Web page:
George Mwaniki
George Mwaniki
Topic: Air Quality
Dr. George Mwaniki is an air quality expert within UNEP’s Division of Technology Industry and Economics. He is currently working on the UNEA’s resolution to strengthen UNEPs role in air ...
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Number of questions: [1]
Posted on 31/07/2015 04:41:26
Dear Dr. Mwaniki,
Having read your profile, I assumed that you were involved in a research that studied Atmospheric Brown Clouds (ABCs) on Mount Kenya. Indeed, I had thought that the ABCs were largely confined in Asia. What has been the impact of the ABCs on the local climate around Mount Kenya? My understanding is that the Atmospheric Brown Clouds formed from sulphate aerosols tend to cool temperatures in the troposphere by masking/reflecting the sunlight. Therefore, efforts being undertaken to encourage the use of cleaner transport and reduce the amount of sulphur in fuels have been unmasking the warming of sunlight thus increasing temperatures in the troposphere. Besides, Atmospheric Brown Clouds formed from soot aerosols tend to absorb insolation, thus warm temperatures in the troposphere.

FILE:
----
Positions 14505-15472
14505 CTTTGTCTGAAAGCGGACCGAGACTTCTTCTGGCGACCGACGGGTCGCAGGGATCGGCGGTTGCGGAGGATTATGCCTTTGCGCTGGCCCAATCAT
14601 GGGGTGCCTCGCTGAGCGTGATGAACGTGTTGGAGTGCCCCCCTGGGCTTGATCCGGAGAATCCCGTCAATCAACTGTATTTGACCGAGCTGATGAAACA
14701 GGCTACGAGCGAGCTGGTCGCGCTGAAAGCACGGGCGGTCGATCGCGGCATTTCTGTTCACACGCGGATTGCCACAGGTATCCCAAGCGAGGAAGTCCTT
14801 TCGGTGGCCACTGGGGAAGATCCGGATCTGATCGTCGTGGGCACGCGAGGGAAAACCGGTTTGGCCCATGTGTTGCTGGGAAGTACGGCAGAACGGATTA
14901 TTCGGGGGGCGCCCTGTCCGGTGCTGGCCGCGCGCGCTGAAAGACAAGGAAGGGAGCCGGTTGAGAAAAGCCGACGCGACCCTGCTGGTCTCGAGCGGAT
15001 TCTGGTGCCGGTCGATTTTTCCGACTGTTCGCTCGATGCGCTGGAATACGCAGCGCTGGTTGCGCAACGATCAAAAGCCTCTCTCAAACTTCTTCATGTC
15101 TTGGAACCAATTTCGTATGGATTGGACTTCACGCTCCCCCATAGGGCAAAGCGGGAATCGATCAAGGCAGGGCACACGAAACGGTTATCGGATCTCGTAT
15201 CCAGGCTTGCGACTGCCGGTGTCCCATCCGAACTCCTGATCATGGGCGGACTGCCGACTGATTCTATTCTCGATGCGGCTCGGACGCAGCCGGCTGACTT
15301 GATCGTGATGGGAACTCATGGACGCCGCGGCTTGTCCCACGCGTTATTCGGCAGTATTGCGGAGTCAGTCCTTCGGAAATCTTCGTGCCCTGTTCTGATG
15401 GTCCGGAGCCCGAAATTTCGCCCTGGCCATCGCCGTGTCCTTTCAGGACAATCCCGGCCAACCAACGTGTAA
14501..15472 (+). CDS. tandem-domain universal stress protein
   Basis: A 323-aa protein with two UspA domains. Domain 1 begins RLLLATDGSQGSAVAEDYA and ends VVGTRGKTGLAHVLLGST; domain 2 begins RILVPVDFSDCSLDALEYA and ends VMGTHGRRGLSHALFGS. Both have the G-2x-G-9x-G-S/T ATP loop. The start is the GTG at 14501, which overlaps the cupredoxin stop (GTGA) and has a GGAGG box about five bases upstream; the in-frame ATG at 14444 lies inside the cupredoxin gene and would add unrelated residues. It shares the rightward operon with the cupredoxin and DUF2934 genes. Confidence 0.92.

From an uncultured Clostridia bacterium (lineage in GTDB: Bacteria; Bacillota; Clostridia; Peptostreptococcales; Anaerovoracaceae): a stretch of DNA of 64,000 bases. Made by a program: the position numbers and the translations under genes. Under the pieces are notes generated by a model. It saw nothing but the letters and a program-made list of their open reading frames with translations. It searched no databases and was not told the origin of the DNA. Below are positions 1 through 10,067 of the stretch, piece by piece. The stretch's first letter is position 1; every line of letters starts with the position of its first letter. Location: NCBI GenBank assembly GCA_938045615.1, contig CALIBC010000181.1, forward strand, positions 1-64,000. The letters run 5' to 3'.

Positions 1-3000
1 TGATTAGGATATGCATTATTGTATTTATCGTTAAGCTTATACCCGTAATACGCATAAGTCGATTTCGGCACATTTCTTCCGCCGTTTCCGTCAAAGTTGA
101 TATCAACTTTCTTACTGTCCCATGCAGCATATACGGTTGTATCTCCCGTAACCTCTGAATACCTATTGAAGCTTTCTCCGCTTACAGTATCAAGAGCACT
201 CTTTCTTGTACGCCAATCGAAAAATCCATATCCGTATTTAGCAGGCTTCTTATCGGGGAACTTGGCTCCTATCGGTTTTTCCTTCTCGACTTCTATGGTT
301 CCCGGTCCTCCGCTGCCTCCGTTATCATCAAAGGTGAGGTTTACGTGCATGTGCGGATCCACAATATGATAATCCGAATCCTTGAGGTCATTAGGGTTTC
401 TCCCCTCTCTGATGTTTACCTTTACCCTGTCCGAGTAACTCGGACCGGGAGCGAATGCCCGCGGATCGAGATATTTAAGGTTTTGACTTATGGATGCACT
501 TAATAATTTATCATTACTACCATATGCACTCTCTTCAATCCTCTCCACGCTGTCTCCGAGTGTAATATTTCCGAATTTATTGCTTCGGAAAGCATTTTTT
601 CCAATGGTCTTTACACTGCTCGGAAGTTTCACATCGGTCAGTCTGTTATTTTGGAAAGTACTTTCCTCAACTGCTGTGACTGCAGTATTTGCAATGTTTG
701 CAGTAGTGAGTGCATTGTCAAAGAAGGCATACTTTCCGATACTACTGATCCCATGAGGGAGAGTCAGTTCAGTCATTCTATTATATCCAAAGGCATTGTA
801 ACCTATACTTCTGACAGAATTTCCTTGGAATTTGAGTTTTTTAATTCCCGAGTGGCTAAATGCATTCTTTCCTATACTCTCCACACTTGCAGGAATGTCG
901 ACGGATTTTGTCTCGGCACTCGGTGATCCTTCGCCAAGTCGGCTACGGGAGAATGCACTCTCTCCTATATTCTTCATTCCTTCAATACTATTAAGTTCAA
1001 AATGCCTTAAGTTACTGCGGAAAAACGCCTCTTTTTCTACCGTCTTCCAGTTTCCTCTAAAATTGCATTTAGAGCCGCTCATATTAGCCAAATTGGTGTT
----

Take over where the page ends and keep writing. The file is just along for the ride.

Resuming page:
Francis Bagambilana (from Tanzania (United Republic of))
Dear Francis,
Many thanks for your question. You are quite right that ABCs are largely associated with Asia; but this does not mean they are confined there. In previous studies, substantial loadings of ABCs over Eastern USA and Europe have also been observed; mostly during summer time months when these areas experience reduced precipitation. During the Mount Kenya ABCs study, our main aim was to assess the level of regional and subregional black carbon emissions. From the study we saw substantial black carbon emissions from the region and this is expected to increase in the future, thus ABCs concentration in the region will be a major climate driver in the future. During this study we did not concentrate on sulphates and nitrates and their role in driving ABCs’ concentration, this is mainly because black carbon emissions from the region are known to be the most important drivers of ABCs. Maybe this will change in the future as economic and population growth increase the emissions of both NOx and SOx, although it is also important to mention that the region has made substantial efforts towards low sulfur fuels. So I do hope future studies will also look at the effect of these other important drivers.